This project recycles some trash from around the house to make a small magnetic planter. The two planters photographed for this Instructable were for coworkers and we are not allowed to have live plants in the office, so artificial plants were used. It can easily be modified to house an air plant or a live plant (I find succulents work best for this).
Since the planter is magnetic it will obviously need a ferrous structure to stick to. Office cubicles and refrigerators both work great for this!
Teachers! Did you use this instructable in your classroom?
Add a Teacher Note to share how you incorporated it into your lesson.
Step 1: Materials and Tools
To build the planter we will need a few materials:
- A small rare earth magnet (the black ones from a craft store will not work). I save these from hard drives or other things I disassemble.
- A cork or piece of wood to make the planter body out of. For scale the cork in this project was about 1.5"x.75" and the stick was about 1.75"x.875".
- A plant to put in the planter*
- Some epoxy to mount the magnet to the planter
- * If you choose to go the live plant route you will need some sort of soil appropriate for the plant.
The tools that I used were:
- A drill and drill bits
- A pen or pencil
- A utility knife or chisel
Some optional items are:
- Moss (not really needed if you do a live plant, I find it strange looking with a succulent)
- A hot glue gun and glue
- A vice or other way to hold your workpiece
- Scrap leather or cloth to prevent the exterior from being damaged if you use a vice
- Nitrile or similar glove(s) for the epoxy
- A rag or paper towel to clean up the epoxy
Step 2: Mark the Recess for the Magnet
If you are using a vice or similar put the cork (or stick) into it and just snug it up enough to hold it in place. Then set your magnet down on top of the cork and mark out the area you need to hollow out. A pencil is better suited for this because if you are using a pen the metallic tip will want to grab the magnet and cause you no end of hassle.
Step 3: Hollow Out the Recess and Check the Fit
If you have the option between a circular magnet and any other shape I would recommend the circle. A few seconds with a drill and this step is done. If you have a different shape you will need to use the chisel and/or utility knife to carve out the recess. In the cork I find the utility knife to be better for the stop cuts, the finer blade seems to tear out less of the cork. Then I use the chisel to remove the material inside the stop cuts.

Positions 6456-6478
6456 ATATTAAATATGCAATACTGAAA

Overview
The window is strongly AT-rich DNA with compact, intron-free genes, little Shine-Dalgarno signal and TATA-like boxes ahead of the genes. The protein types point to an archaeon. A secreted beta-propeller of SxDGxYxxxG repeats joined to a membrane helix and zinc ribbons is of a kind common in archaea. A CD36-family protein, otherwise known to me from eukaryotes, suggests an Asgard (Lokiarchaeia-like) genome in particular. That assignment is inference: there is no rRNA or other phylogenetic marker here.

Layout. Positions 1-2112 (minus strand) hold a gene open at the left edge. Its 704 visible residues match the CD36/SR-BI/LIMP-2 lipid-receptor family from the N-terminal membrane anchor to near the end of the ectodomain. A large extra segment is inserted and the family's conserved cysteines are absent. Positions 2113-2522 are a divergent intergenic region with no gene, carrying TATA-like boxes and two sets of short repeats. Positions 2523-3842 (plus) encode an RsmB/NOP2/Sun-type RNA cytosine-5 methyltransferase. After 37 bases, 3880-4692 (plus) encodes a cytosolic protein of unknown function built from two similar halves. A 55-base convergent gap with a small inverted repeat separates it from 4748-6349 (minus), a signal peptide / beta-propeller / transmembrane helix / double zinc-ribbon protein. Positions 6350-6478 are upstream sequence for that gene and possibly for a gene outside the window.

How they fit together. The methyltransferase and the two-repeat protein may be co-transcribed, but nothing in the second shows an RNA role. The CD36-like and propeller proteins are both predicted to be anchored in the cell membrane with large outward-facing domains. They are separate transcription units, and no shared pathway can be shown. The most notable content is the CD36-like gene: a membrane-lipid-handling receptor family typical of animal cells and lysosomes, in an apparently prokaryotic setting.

Once you have the recess cut to the appropriate depth do a test fit to make sure everything fits flush. If the magnet gets stuck inside the cork any metal tool that is laying nearby will pop it right out for you.
Step 4: Epoxy the Magnets in Place
After everything has been test fitted, it is time to glue it all up. Mix up your epoxy according to the instructions and fill the void in the cork. Once that is done drop the magnets in place, push them down to seat them flush, and wipe up any excess with a spare rag or paper towel. If you have gloves this step would be the time to use them.
Then leave your item to cure according to your epoxy. If you are unaware you really don't want to get this all over the place.
Step 5: Drill Out the Cavity for the Plant Stem
After the epoxy has cured re-orient your planter in the vice so that it is vertical. Find and mark the center. Then drill the planter out to the desired diameter. If you are using a fake plant you can measure this for a snug fit. With a real plant, I hollow it out a lot more to give some room for the root system.
With cork I like to start with a really small bit and progress up to the size I want, this seems to help with tearing out giant chunks. With a stick, I try and drill in the center tree ring, not necessarily dead center. I have no idea if this helps but in my mind, it makes it less prone to cracking or breaking.
If you are using a plant that will bush out in all directions you might want to offset the hole opposite of the magnet, to give some clearance in the back.
Step 6: Add Your Plant
If you are using an artificial plant and are adding moss for a more finished look, skip to the next step. Otherwise:
Just shove the plant in. Some hot glue in the hole before adding the plant is an optional insurance policy, but if it is a tight fit you can skip the glue if you want to.
For a live plant, you will need to fill the cavity up with whatever substrate your plant likes, then set the plant in and top off the soil. A precision or similar sized flathead screwdriver can help you to deliver the soil in the small area without making a giant mess. I also like to put a grain of osmocote into the soil since the plant is likely never going to be fertilized otherwise. Unfortunately, since these planters were not for live plants I have no pictures of this step, but it is easy to figure out. Mainly just be sure to tamp the dirt down enough that the roots can find purchase and be gentle until it has taken root so the plant doesn't fall out.
Step 7: Optional: Add Moss Around the Base of the Plant
For a live plant I find this step unnecessary, but for an artificial plant, I think it helps the planter look more complete. You just want to get a small piece of moss and hot glue it onto the planter. I usually put a sheet of moss that slightly overlaps the top edges of the planter. Then I poke a hole for the plant stem to go through, add some hot glue to hold the plant in place and shove the plant in.
Then you can arrange and/or trim the moss to your liking.
I hope you enjoyed this Instructable. These are a quick and fun little project that make great gifts!
Participated in the